Monday, January 25, 2010

The Right Man Is Getting Harder to Find?

mister_right Richard Whitmire, author of the blog “Why Boys Fail”, on what happens when fairy-tale dreams collide with the dreaded ‘operational sex-ratio.’

A sea change in relationships is taking place as everyone adjusts to the new reality of women being better educated and in some cases more preferred than men in the workforce. Especially unsettling to some men is their role as second-best earner in the family. As the Pew report documents, 22% of men with "some college" are now outearned by their wives, up from 4% in 1970…

There's no single answer to the "why" question, but social scientists agree that the education mismatch Ms. Downtain experiences with men is a significant player behind the increase in college-educated women choosing single motherhood…

Women are feeling the pinch from years of gender imbalances on college campuses, where today nearly 58% of all bachelor's degrees and 62% of associate's degrees are earned by women. Given that women prefer to find a well-educated, reliable earner as a husband, this creates a simple math problem. Well-educated women can't find enough equally or better-educated men to marry.

Couple the education gap with the current economic "man-cession"—as many as 80% of the jobs lost in the recession were held by men—and the dilemma for single women becomes even worse. Today, more and more well-educated women have to ask themselves: Am I willing to "marry down"?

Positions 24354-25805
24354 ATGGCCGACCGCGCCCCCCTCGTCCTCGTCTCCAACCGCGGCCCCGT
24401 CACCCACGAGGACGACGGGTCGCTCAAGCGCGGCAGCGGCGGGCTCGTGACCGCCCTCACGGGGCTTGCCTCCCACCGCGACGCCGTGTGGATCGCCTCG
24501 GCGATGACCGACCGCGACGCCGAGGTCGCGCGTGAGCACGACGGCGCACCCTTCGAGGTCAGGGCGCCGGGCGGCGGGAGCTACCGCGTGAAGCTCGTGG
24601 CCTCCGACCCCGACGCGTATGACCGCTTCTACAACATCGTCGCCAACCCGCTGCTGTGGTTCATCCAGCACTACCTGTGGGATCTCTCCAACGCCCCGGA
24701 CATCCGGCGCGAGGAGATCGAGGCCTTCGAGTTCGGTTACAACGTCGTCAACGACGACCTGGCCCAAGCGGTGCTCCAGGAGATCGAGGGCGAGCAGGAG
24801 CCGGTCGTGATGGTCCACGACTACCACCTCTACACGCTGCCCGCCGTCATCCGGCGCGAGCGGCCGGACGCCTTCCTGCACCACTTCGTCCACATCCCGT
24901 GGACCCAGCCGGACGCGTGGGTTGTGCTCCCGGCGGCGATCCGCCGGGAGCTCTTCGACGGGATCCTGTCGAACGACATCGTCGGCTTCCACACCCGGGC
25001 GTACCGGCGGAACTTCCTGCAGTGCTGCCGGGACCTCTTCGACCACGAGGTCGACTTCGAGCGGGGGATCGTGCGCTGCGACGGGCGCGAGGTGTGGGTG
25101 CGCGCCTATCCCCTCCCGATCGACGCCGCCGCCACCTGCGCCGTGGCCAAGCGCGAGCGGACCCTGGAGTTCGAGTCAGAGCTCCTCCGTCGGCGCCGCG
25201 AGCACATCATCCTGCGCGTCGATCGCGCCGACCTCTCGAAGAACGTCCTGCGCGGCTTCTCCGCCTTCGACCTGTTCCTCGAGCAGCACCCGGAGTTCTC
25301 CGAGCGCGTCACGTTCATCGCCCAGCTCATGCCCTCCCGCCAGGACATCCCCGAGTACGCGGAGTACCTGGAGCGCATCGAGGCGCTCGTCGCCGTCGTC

Read the whole thing.


thinking said...

That Pew report was interesting in many ways.

Tara Parker-Pope, writing in the NYTimes, notes:
While the changing economic roles of husbands and wives may take some getting used to, the shift has had a surprising effect on marital stability. Over all, the evidence shows that the shifts within marriages — men taking on more housework and women earning more outside the home — have had a positive effect, contributing to lower divorce rates and happier unions.

...The net result tends to be a marriage that is more fair and equitable to husbands and wives.

thinking said...

Interesting data from the article:

In states where fewer wives have paid jobs, divorce rates are higher.

American couples where both the husband and wife work have lower divorce rates than couples where the man is the main breadwinner.

Divorce rates in the US have fallen as women have gained more financial independence.